When testing the Youtube performance, besides success ratios, start times and the absence of interruptions, the average received video resolution is another important performance indicator.

All three Australian operators show strong performance in cities

As already observed in the voice discipline, all three Australian operators are strong in the big cities. In the overall results of our drivetests, Telstra is in the lead, followed at short distances by Vodafone and Optus. In the overall result of our walktests conducted in the cities, Vodafone takes the lead, closely followed by Telstra, while Optus ranks third at a distance of three per cent.

A first indication to Optus‘ victory this year showed when the drivetest cars examined the smaller towns. Here, Optus takes the lead, closely ahead of Telstra. Vodafone, that fell back in the voice tests in smaller towns and on the connecting roads, gives a similar picture in the data tests: The distance between the second-ranked Telstra and Vodafone on the third rank is a considerable ten per cent of the maximum points in this category.

Still, a closer analysis of the measurement values shows the comforting result that even when data rates drop, the success ratios are still comparably good – except for the results of video playback on roads in the Vodafone network. But even in the networks with weaker performance values, customers can still expect mostly reasonable connectivity.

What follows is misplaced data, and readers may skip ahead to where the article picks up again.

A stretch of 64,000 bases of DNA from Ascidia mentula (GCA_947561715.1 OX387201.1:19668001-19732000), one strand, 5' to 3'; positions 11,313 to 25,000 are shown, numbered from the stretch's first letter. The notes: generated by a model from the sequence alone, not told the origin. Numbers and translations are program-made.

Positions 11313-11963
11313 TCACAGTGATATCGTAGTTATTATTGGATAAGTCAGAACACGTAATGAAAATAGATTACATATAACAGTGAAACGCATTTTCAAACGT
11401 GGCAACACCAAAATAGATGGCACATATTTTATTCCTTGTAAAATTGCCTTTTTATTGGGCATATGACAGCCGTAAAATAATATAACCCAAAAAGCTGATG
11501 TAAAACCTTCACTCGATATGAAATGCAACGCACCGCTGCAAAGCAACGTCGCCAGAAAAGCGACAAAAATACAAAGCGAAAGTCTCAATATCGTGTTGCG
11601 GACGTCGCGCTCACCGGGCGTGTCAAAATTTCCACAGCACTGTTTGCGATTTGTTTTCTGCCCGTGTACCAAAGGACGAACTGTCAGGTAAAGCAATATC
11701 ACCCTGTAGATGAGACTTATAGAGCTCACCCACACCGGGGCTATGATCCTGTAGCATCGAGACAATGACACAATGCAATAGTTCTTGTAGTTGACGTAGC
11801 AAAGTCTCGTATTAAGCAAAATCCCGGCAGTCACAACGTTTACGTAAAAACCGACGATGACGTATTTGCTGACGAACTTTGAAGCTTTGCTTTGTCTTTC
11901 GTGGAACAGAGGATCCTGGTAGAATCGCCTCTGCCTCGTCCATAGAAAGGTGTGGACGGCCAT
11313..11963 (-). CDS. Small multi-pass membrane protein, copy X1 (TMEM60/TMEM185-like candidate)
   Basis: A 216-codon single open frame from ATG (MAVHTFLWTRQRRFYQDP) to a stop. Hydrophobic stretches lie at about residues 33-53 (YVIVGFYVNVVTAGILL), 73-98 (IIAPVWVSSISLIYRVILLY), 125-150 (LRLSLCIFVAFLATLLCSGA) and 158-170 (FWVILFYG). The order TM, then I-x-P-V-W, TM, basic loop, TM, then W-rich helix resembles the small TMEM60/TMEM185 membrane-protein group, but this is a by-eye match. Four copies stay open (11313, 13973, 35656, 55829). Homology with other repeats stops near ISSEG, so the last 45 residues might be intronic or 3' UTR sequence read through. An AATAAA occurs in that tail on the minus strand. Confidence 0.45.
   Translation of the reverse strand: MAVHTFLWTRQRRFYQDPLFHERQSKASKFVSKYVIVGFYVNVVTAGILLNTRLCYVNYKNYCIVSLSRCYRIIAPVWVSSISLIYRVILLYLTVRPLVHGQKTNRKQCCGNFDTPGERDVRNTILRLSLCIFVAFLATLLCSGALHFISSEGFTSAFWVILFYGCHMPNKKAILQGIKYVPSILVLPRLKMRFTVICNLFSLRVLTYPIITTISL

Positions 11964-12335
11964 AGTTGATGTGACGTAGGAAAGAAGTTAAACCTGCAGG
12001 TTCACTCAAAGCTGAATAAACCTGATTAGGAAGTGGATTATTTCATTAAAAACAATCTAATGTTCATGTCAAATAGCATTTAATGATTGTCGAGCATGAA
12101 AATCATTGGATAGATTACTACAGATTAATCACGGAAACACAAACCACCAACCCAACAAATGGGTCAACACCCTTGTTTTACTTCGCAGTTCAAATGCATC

Telstra leads in data results on connecting roads, Optus also strong, Vodafone falls behind

On the connecting roads between the cities and towns, Telstra scores a little better than the also strong Optus. Vodafone once more falls behind. In this case, this backlog is not only affected by throughput rates, but substantiates in clearly reduced success ratios too.

For mobile users who regularly need a good connectivity when they are travelling by car between Australian cities and towns, our results indicate advantages for Telstra and Optus.

Data results at a Glance

Telstra is the category winner in the data tests, followed by an also strong Optus. Overall in this discipline, Vodafone falls somewhat behind. However, this result is only due to Vodafone’s limited data performance in smaller towns and particularly on connecting roads. Here, Telstra and Optus achieved clearly better results. In the big cities, all three contenders are very strong.


For the inhabitants of the densely populated urban areas in Australia, it is particularly interesting to see how the different operators perform in their home cities. Therefore, we performed individual analyses for the five largest Australian metropolises.

More than 14 million Australians live in one of the five largest urban areas of the country – which is a whopping 60 per cent of the total population.

Therefore, and in order to support these users by giving them detailed test results about their local mobile network situation, we have taken a closer look at the results in Sydney, Melbourne, Brisbane, Perth and Adelaide. With the exception of Perth, the test teams conducted drivetests as well as walktests in these metropolitan areas. In order to facilitate an easier comparison of the individual results, we have converted the achieved points into percentages – compensating the fact, that the absence of a walktest result would otherwise reduce the maximum number of possible points.

As we have already stated, the operators all in all perform strongly in the bigger cities. So, the differences in their results are not huge – but still worth a closer examination.

Sydney: Telstra leads overall and in data, Optus strongest in voice